Post # 1
- Wedding: March 2012 - Father's Vineyard Church/ A Touch of Class Banquet Center
I was reading the paper on my break yesterday, when I came across this. I was wondering what ya’ll would do in this situation.
DEAR ABBY: A friend’s daughter was married several years ago. I attended the shower and her wedding, and gave gifts for both.
Two months after the wedding, I received a thank-you note in which a form letter was enclosed that read, “By the way, we are now separated and getting a divorce”! I was shocked not only by the news, but even more that my gifts were not returned with the divorce announcement.
This young lady is now being married again to a different man. If I attend the shower/wedding, am I obligated to give her another set of gifts? Or should I skip the shower and go to the wedding without giving another gift? What is proper in this case? — CONFUSED IN MASSACHUSETTS
DEAR CONFUSED: The rule of etiquette regarding disposition of wedding gifts when a couple divorces after a short time is that any unused items (preferably in their original packaging) go back to the givers. However, to return cookware, linens, china, glassware, etc., that have been used is impractical, so please don’t hold a grudge.
If you decide to attend the shower and/or wedding for your friend’s daughter, it is customary to give a gift.
Post # 3
Did the guest return the meal she ate at the reception?
She should definitely bring a gift if she attends either the shower or the wedding. I might skip the shower though; it sounds inappropriate for a second wedding.
Post # 4
I think it’s absolutely ridiculous to expect someone who is going through a divorce to give back their gifts. That’s incredibly materialistic and hurtful. I happen to tihnk that it is not mandatory to give a gift when going to a wedding if you feel you houldn’t/can’t. I think your personal feelings are more important than etiquette.
Granted, I have zero respect for Dear Abby (or Prudence, or whoever) columns. It’s jsut some chick telling everybody else how to live.
Post # 5
@Asia: To be fair, they ARE asking her to (tell them how to live.)
Post # 6
@Bebealways: roguefishfood wins the internet.
Post # 7
@Bebealways: That’s true. If you ask for it, it can’t be helped. 😀 I just wish they’d put their faith in someone else. 😀
Post # 8
I feel like we should buy gifts because we want to do something nice for a friend or family member to honor their special day. Not because it’s an obligation. This marriage may be her 2nd, but it’s still special to her and her guests. If you want to honor that but are still upset about the situation, make a small donation to a charity in her honor, or a small monetary gift.
Post # 9
If I didn’t support the second marriage, I wouldn’t even go. I feel like attending = wishing the couple well even if its their 5th marriage or something. Maybe a small gift or a gift card?
Post # 10
Agreed that unless the friends returned the wedding dinner that she ate, the gift should stay with one of the now-divorced couple.
And although I realize that the advice is that unused wedding gifts should be returned…who hasn’t opened their gifts 2 months after the wedding? I’ve *heard* of couples storing their gifts for years or whatever, but my gifts were open, in my cabinets, and in use about 1 week after the wedding (and that was even with the wedding being several states away from where I live). I’ve only been married 2 months, and I’ve used pretttty much everything, and even what I haven’t used is out of it’s packaging–and the packaging is thrown away.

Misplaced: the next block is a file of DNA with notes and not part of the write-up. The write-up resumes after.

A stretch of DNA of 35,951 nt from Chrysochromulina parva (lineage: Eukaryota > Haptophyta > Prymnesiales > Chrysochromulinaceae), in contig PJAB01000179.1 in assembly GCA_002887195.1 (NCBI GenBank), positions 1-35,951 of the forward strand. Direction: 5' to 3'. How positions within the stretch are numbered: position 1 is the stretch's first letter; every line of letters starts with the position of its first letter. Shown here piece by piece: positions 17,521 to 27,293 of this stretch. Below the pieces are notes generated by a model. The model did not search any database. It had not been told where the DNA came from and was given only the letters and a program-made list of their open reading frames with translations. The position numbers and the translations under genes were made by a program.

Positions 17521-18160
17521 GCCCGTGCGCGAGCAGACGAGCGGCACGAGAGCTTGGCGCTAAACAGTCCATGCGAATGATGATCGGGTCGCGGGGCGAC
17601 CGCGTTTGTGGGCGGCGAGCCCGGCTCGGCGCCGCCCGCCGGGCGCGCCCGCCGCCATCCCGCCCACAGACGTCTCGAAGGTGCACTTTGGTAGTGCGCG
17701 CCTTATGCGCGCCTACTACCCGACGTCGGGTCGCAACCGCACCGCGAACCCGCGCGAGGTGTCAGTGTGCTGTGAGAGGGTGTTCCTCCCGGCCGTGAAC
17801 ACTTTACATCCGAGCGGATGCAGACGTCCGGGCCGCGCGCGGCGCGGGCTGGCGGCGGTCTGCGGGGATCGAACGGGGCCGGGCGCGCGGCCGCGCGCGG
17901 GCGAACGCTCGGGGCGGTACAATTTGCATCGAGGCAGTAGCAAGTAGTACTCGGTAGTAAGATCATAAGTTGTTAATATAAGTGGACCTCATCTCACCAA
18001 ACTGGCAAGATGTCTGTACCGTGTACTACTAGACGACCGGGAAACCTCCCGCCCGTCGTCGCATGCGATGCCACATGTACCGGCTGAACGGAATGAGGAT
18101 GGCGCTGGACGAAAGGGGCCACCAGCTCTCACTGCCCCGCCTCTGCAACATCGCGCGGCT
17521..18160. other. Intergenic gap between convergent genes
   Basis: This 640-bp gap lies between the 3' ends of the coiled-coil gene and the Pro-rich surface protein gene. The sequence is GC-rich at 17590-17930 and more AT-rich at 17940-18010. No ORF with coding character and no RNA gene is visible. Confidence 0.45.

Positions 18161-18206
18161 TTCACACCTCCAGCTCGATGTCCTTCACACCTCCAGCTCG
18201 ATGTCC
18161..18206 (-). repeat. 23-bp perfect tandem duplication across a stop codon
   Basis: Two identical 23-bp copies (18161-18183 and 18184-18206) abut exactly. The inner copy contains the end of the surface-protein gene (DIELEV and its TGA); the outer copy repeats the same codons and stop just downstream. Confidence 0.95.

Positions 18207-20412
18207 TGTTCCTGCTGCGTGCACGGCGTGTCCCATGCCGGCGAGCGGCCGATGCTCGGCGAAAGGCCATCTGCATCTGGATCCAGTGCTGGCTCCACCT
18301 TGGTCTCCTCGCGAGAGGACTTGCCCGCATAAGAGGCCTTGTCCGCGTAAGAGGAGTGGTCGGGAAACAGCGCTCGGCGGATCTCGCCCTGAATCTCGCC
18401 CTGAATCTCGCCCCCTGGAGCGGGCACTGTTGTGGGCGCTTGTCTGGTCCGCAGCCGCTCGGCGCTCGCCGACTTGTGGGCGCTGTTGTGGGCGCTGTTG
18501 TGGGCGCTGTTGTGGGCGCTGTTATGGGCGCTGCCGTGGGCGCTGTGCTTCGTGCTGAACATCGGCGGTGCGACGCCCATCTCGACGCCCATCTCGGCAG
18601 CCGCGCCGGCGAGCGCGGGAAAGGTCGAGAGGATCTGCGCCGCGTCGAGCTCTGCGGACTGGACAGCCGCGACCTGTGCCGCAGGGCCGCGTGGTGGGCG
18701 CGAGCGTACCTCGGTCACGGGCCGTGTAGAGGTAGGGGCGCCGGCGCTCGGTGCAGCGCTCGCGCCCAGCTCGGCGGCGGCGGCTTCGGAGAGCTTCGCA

Post # 11
I would’ve been upset, especially if I gave a check or gift card….I would have expected that to be returned. If it was linens or china or whatnot, I feel like the polite thing to do would be to ask if the giver wishes that it is returned. Of course I’d say no, but I’d appreciate the offer… When a divorce happens just months after a wedding, a small part of me sees it as a gift grab…
Post # 12
@BookGirrl: Actually, the majority of my boxed gifts are still in the packaging. It’s a point of humor with our friends. We’re looking to buy a house in the next year and since we’ve lived together for quite a number of years, there weren’t that many gifts that I needed desperately. I thought it would be easier to pack if I left them in all the original boxes/containers. I did open a few, but that’s because we needed to use them.
Post # 13
Although I wouldn’t ask nor expect my gift back, I wouldn’t give her another one for the 2nd marriage. If I got a thank you about their impending divorce I would assume we aren’t close enough for you to tell me in person. Dunno if that makes sense, just my opinion.
Post # 14
@lilbluebird: haha. You know that means you’ll have to return them all (and pay the massive shipping to get the boxes returned everywhere) if you divorce1 😉
Post # 15
@BookGirrl: That’s another incentive to not get divorced!
Post # 16
@Dialysate: Weddings are a huge expense, divorce costs are just as high, how can you truly think a divorce shortly after a wedding could even be a gift grab? I have never known a couple to ever recoup their costs for throwing the wedding in their wedding gifts, it would be ridiculously cheaper for the people to just purchase the things they want in the first place. I don’t know about you but spending $10k or more to get maybe $5k back in gifts seems like a really stupid move.
@Mrs. Doily: I wouldn’t expect my gift back, I think that since you give the gift for attending the wedding, which took place, you shouldn’t expect the gift to be returned. If you are giving a gift for the marriage, then send it a little bit after the wedding. I would not give the person a new shower gift though, but if I attend the new wedding I would still give her a wedding gift. Attending a wedding empty handed is tacky. Having a shower for a second wedding is also tacky.